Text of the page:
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Follow this 4 simple steps for making the perfect curry every time

May 09, 2021

 Base -> Masala ->  Main -> Simmering (BMMS)

There are a lot of ingredients that go into a curry and adding the right ingredients at the right time can take your curry making skills to the next level.

With years of experience in growing up with and making curry we have narrowed down the curry making process to these 4 simple steps. People can argue every curry is different and has its own way of making. But for the most part these steps are enough for you to make a simple delicious curry at home.

Here at pestle and pods we want to encourage home cooking hence we want to keep it as simple as possible. Try it out yourself and you will be amazed how simple and easy the process of making a good curry with our BMMS steps.

Detailed version of the steps:


In case you want a short version then skip this section and scroll down to conclusion.

Step 1(B): BASE

This is the foundation of any good curry. And almost all curries have these spices as their base that is fried in oil. Heat up the pot on a medium flame with oil and follow the steps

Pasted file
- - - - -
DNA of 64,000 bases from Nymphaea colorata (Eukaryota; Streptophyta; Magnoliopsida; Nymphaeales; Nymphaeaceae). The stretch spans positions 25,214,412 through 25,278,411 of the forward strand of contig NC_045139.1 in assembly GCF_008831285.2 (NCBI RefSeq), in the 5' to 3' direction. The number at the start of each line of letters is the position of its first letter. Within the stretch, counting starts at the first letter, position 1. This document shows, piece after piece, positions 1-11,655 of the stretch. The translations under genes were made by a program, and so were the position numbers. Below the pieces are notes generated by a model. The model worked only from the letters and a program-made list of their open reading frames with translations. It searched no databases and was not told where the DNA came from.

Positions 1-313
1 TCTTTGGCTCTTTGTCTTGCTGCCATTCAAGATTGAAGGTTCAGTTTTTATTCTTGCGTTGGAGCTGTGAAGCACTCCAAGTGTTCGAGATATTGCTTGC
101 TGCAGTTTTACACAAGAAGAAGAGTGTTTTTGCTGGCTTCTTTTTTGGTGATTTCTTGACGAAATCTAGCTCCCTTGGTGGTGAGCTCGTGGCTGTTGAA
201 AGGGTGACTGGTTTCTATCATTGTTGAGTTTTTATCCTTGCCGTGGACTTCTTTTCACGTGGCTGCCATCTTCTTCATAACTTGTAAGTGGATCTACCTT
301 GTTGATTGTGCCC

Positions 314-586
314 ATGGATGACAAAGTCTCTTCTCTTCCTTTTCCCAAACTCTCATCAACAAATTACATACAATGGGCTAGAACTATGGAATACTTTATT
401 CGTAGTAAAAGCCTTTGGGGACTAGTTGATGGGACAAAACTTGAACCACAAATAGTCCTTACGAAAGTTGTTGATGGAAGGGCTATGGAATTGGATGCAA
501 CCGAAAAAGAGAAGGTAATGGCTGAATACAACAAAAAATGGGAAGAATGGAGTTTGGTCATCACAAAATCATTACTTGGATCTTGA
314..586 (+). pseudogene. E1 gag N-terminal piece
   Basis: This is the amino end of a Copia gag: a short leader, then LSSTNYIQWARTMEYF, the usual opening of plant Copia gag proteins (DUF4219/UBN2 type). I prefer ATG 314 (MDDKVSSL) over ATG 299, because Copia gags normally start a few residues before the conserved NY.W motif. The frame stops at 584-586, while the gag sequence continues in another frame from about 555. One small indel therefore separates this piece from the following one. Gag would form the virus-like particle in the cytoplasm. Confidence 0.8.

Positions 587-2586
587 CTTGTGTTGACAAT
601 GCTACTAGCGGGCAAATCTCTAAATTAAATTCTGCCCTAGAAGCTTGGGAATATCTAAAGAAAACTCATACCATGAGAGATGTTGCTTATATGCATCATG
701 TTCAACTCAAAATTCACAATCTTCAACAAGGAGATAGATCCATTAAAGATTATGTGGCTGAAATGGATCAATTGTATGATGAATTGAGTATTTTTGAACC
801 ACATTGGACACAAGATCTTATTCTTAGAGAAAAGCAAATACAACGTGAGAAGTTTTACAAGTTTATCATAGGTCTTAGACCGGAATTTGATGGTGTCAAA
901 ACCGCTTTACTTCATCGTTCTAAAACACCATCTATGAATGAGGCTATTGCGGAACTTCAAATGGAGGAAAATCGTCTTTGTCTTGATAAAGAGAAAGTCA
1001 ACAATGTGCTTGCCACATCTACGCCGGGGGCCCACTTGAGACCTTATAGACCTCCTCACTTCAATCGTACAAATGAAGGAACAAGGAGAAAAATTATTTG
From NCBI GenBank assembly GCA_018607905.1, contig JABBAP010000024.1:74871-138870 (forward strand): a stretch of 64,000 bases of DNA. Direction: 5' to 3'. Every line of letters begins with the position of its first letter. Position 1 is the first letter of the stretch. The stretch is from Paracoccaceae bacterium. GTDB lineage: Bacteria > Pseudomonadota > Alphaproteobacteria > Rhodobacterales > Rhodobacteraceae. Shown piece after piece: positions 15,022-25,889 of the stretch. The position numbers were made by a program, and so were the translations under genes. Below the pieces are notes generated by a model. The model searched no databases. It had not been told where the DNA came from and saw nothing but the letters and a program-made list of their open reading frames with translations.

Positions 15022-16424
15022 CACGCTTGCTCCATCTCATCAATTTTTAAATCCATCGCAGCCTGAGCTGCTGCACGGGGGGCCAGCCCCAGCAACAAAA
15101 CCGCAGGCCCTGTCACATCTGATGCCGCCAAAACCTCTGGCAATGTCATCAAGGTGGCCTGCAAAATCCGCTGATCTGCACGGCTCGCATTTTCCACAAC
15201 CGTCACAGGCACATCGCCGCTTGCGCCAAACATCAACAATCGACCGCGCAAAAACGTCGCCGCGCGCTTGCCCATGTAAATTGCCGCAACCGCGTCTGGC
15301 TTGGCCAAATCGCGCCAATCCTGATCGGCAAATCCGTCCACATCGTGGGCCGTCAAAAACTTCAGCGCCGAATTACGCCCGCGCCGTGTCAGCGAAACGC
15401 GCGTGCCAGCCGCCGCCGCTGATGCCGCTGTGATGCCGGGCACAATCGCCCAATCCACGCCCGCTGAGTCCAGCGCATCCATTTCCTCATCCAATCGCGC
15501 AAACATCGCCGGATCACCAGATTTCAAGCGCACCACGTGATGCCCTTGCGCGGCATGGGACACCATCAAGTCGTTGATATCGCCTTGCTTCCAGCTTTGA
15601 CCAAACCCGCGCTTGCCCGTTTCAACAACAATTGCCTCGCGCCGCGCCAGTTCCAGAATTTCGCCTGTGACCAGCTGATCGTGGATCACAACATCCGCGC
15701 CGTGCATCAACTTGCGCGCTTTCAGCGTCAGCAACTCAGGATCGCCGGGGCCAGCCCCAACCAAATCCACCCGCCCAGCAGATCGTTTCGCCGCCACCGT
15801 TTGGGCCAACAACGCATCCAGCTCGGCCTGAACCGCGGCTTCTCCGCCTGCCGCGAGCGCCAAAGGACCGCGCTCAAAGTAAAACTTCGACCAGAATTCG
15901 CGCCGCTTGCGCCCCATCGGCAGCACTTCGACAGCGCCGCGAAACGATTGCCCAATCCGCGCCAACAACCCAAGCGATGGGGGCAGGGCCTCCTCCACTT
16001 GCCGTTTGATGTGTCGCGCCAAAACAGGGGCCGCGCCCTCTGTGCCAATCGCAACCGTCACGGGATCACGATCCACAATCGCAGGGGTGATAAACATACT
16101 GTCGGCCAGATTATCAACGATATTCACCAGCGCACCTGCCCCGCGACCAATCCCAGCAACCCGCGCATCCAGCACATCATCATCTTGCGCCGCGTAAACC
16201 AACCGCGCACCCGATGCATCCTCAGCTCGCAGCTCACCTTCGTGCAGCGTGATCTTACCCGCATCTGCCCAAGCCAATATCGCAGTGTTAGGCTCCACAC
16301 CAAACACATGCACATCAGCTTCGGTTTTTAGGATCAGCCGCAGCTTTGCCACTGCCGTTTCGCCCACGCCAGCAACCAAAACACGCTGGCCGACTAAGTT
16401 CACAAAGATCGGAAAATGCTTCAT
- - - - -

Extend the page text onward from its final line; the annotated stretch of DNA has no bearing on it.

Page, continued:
1. Spices (Usually cardamom, cloves, Chilli, cinnamon, bayleaf and curry leaves)
  2. Chopped Onion (Should be fried till golden brown)
  3. Crushed or mashed ginger
  4. Crushed or mashed Garlic
  5. Tomato
  6. Cashews (depends on the recipe)

The most crucial part is the ginger and garlic. Try to grate/crush/blend fresh ginger and garlic instead of a store bought paste or powder that makes a huge difference

Our "The One Curry" already has all these spices you need for #1 so you can replace # 1 with a 1/2 tea spoon of it in in case you don't have the these handy.

Step 2(M): MASALA

Technically this step is also part of the base but let's keep it separate for ease. Masala is the soul of any good curry. Every state in India make their masala in their own way. The north Indian masalas are more mellow, milder and use herbs like Fenugreek leaves. Whereas south Indian masalas are bit more punchier and lean towards the hotter side with different herbs such as Curry Leaves. Our 'One Curry' is a south Indian masala blend so it is a bit more punchier.

But if you look closely both north and south Indian masalas have common ingredients and they are slow roasted and grinned together as below for our spice blend

  1. Turmeric 
  2. Coriander seeds 
  3. Red Chilli 
  4. Fennel seeds 
  5. Cumin seeds 
  6. Garam masala  (cardamom, cloves, cinnamon, bayleaf) 
  7. Salt 

This is where you add blend of the above spices and add it in the mixture.

If you like a smoother curry then you need to cool it down and whip this mixture using a hand or a regular blender(make sure it is cool down to avoid painting your wall)

Not everyone has access to all these spice handy and this is where "The One Curry" comes into the picture. It is a perfect blend of all these essentials spices(except for salt) slow roasted with curry leaves and ground together in small batches in a proportion that gives you best tasting curry.

Step 3(M): MAIN 

As the name suggest once you have the base and masalas in now you add your main ingredient of your liking be it  Meat or Vegetables or mix of both and sauté it well to get all that masalas now absorbed with a little bit of water to avoid burning.